Pollution in Potomac River drops to lowest point in more than a decade, report finds

Media Credit: Keegan Mullen | Staff Photographer

The Potomac Conservancy, a clean water advocacy group, issued the river a “B” rating – indicating improved pollution levels and healthier river life.

The Potomac River is now the cleanest it has been in years, according to a new report.

The Potomac Conservancy, a clean water advocacy group, issued the river a “B” rating – indicating improved pollution levels and healthier river life – in its annual report published last week. Environmental experts said the improved rating is a sign that federal and community conservation efforts are working, and the river could one day be clean enough to swim in.

The conservancy calculated the letter grade based on five factors: the amount of pollution in the river, the presence of native fish populations, the health of the river habitat, the protection of the surrounding land and the river’s accessibility to humans. The “B” rating means that the river has reached healthy levels in 60 to 79 percent of the tested areas, according to the report.

It’s a significant turnaround for the Potomac, which was given a “D” rating by the same group as late as 2011.

Alicia Crawford, a representative of the Potomac Conservancy, said the river previously was “dangerous to even touch” with a putrid smell and algae stretching shore to shore.

“The Potomac really did have a bad pollution problem, looking back 40 to 50 years and before then, so we’ve come a long way to be able to say that it’s safe to recreate on,” Crawford said.

Since the Potomac Conservancy began releasing its “State of the Nation’s River” reports 10 years ago, government agencies and local conservancy groups have improved the quality of the Potomac by decreasing the amount of trash in the river and protecting threatened fish populations, according to the report.

The report cites the return of animals, like bald eagles and dolphins, and an increase in healthy fish populations to the area as evidence of the river’s resurgence.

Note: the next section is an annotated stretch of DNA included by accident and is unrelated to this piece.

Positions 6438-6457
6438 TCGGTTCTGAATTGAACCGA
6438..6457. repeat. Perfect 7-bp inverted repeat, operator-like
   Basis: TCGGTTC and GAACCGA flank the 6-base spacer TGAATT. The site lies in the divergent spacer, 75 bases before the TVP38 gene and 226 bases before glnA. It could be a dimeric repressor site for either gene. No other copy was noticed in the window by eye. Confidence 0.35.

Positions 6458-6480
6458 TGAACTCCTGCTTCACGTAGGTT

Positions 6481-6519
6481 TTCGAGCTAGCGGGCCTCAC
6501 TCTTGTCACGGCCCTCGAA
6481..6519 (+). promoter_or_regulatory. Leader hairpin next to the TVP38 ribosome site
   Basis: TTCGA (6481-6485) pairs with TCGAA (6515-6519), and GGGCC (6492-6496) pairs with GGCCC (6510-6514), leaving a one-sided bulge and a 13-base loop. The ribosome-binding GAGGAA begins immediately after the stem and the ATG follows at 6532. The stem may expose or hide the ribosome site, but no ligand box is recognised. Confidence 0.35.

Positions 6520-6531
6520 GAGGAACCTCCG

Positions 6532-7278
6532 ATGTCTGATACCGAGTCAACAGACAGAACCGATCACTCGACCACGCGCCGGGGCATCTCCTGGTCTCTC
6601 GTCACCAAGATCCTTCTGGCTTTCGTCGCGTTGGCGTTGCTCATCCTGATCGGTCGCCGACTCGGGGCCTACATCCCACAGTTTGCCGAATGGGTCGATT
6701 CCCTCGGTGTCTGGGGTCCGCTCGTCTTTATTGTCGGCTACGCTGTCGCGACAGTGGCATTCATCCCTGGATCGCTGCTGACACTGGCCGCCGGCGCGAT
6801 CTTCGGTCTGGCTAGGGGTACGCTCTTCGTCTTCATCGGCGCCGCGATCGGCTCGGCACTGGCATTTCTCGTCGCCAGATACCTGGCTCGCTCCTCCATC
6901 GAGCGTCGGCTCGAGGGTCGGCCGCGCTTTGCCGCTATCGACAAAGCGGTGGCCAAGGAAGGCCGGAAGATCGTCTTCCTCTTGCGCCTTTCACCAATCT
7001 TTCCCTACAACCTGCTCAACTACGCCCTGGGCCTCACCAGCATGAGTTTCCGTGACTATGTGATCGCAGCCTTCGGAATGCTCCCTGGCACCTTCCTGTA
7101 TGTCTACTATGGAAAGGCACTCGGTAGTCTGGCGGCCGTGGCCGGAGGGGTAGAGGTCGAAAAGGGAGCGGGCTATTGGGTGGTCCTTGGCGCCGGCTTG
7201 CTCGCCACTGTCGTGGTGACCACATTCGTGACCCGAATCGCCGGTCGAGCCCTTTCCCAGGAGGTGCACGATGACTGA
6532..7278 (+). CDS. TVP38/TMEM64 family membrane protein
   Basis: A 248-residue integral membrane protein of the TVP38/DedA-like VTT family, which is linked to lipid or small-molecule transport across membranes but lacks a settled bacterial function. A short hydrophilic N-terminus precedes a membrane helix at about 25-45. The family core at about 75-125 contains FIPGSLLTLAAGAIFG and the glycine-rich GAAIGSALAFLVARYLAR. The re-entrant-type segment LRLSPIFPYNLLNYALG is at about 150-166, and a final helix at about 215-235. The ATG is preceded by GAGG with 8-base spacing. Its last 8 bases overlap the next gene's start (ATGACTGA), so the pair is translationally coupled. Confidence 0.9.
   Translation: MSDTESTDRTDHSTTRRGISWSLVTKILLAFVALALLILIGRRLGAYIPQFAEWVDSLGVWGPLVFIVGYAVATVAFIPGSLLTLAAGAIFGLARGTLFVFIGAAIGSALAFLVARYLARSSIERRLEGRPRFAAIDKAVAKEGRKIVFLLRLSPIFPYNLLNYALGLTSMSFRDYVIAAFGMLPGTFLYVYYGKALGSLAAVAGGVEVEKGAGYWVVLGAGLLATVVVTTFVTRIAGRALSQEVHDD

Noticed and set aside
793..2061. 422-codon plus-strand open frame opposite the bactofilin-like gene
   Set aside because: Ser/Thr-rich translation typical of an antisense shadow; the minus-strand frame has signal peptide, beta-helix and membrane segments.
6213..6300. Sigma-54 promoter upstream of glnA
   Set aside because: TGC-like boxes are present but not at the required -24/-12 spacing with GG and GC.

The effort by District of Columbia Water and Sewer Authority and the Environmental Protection Agency to implement green infrastructure projects, like permeable pavements and infiltration systems, has also protected D.C. waterways from pollution, Crawford said. These changes have significantly reduced the presence of the river’s top three pollutants: nitrogen, phosphorus and sediment.

The river’s recovery has increased its popularity for recreational use because “people aren’t afraid to go out” to explore the Potomac, she said.

“Water quality is getting better, so people are getting more outside and more invested, and it’s kind of a whole cycle,” she said. “Once you’re outside enjoying the river, then you might be more likely to take action and speak up for water quality issues.”

The report also warns of the river’s remaining weaknesses, including the presence of invasive fish species – which can be nearly impossible to eradicate once they have spread through the river habitat – and an increase in polluted runoff. Crawford said urban runoff – polluted rainwater that washes into the river from stormdrains – is growing “rapidly as communities around the Potomac continue to grow and develop.” Other major sources of pollution, like agricultural runoff, are decreasing, she said.

Julie Lawson – a director of the Office of the Clean City in the mayor’s office, which works to reduce pollution in the District – said laws like the tax on plastic bags and the ban on styrofoam foodware have also led to a sharp decrease in the amount of plastic pollution in the Potomac, including a 72 percent reduction in plastic bags found at stream cleanups.

Her department has taken measures to encourage people to pick up litter and prevent trash from ending up in the river, she said.

“A significant portion of it comes from people dropping litter or throwing it out of their car as they come and go and then once it’s on the ground, it washes down the storm drain and in two thirds of the city, it’s going to go directly from the storm drains into the rivers,” Lawson said.

Laura Cattell Noll, a program manager of the Alice Ferguson Foundation’s Trash Free Potomac Watershed Initiative – which seeks to mitigate the effect of trash on the D.C. region – said D.C. residents have been littering less frequently in recent years especially after the government started putting a fee on plastic bags.

Noll said residents need to become more engaged in the Potomac’s health, participating in activities like cleanups and educational outreach and supporting clean water policy to allow the Potomac’s condition to continue to improve.

“Humans are the source of all pollution in the Potomac River and can be the solution as well,” she said. “So how can we each think about the individual choices we make on a daily basis that could help protect the river that we love and, it turns out, the water that we drink?”

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